AMERICA! SPREAD YOUR GOLDEN WINGS! SAIL ON FREEDOM’S WIND ‘CROSS THE SKYYYYYYY-Y-Y-Y-Y-Y!
All of which is to say: on Monday I went to Jefferson’s estate Monticello and I took the Behind the Scenes tour! Weirdly enough, no audio-animatronics were involved.
Under normal circumstances, no photography is allowed inside the Monticello house as some items are on loan. My understanding is that the standard tour goes through the first floor only – but for an additional fee, we were taken to the second and third floors as well. On the third floor, there are a few explicit places we were allowed to take pictures; specifically, the octagonal room and the “cuddy,” a connected little space Jefferson’s granddaughters like to play.
Along the way, our guide gave us insight as why each room had been designed – or decorated – or “interpreted” (when the decorators were basically deducing and extrapolating) – in its fashion. Highlights included the day-of-the-week weights with a hole in the floor for Saturday and an interpreted grandsons’ room where you could touch everything. I didn’t care for the tour guide’s fairytale approach to stating the facts, but she was very nice and quite cheerful about questions.
By contrast, the guy who did the slave quarters tour was matter-of-fact and unbiased. He walked us along Mulberry Row where the cabins were, along with other buildings like the smithy and joinery. He talked a lot about how Jefferson sought to improve slave conditions but tempered it with less rosy discussion of the realities of ownership.
Per the tour, Jefferson considered slavery a double-edged sword; supposedly he freed few of his slaves because he felt it cruel to release people who did not have a trade with which to support themselves (and, as the guide himself said, you may make of that rationalization what you will).
And while Jefferson almost never sold a slave, he was known to give them away. Generally to people that he knew and/or was related to that could be trusted to care for them well, but it was still a separation of families that was greatly feared among slave populations.
Jefferson is buried in the graveyard at Monticello near the house, which remains privately owned by Jefferson’s descendants. You can visit the grave and reference the handy map of the buried, but you can’t enter.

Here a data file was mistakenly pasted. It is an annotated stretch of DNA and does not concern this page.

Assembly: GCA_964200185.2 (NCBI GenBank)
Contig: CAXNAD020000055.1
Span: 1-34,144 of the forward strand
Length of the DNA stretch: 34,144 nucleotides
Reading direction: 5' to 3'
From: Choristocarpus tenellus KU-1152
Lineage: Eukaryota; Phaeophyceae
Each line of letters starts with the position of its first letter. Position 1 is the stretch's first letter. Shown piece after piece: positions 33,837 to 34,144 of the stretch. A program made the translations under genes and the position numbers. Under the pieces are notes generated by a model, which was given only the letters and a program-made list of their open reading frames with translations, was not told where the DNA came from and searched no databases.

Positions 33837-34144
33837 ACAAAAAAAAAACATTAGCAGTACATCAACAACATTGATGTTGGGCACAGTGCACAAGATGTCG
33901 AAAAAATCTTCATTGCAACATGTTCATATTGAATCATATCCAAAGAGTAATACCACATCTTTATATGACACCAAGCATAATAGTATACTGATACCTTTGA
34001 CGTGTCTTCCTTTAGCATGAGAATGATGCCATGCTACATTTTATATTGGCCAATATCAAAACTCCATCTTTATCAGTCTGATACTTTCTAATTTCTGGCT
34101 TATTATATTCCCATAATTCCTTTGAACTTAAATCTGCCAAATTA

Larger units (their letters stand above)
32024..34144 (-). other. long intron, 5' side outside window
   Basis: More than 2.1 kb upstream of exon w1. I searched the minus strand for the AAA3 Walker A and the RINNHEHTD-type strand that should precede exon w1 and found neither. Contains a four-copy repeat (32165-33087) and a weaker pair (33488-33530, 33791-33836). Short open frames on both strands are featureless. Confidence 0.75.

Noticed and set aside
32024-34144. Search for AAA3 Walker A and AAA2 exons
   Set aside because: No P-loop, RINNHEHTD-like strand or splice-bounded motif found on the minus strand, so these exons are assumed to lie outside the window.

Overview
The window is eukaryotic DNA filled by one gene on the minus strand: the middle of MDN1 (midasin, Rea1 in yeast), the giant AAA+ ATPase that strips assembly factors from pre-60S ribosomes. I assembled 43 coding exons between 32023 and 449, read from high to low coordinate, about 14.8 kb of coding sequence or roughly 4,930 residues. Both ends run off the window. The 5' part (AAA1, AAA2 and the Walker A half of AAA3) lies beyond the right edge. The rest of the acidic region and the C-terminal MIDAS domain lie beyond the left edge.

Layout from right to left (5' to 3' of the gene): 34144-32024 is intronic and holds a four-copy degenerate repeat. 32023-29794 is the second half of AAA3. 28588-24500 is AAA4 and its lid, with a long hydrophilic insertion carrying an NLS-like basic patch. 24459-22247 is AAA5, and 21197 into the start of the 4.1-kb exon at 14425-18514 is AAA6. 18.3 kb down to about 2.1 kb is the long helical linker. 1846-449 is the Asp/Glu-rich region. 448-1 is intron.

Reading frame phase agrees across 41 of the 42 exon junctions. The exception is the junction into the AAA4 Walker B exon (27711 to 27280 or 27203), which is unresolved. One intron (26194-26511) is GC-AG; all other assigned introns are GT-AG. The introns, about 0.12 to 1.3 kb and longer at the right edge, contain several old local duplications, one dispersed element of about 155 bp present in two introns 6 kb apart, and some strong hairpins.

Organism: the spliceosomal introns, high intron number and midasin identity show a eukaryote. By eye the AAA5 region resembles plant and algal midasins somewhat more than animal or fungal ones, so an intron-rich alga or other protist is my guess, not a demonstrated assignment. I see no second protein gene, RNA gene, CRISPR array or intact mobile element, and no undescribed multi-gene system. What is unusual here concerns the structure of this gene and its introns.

We also toured the museum in the visitor’s center, which was filled with artifacts from Jefferson’s life. My personal favorite was the sliver of Shakespeare’s chair Jefferson had cut off during his visit to Stratford-upon-Avon.
There is a movie about the construction of Monticello in the visitor’s center, but we didn’t have time to take that in. Other things we missed: we didn’t give the Crossroads (under the house) a thorough perusal, nor did we take the garden tour, which is supposedly more about Jefferson’s gardening philosophies than the contents of the garden itself; we also didn’t check out the archaeological dig. So much to do, so little time!
We did visit the gift shop, which in addition to the expected t-shirts and mugs had some cute items with a historical flair; I bought Elizabeth some scone mix for her birthday (and I hope she doesn’t read this before I give it to her. If she does: you’ll never guess the flavor, Elisabet!).
In short, if you have an interest in American history, I would very much recommend a visit to Monticello. Jefferson was of course a consummate Renaissance man, and there is much to interest just about anyone who enjoys The American Adventure at Epcot. And who doesn’t?
I will leave you with the song that played on loop in my head at Monticello. Now then, sir: will you be a patriot, or a lover?
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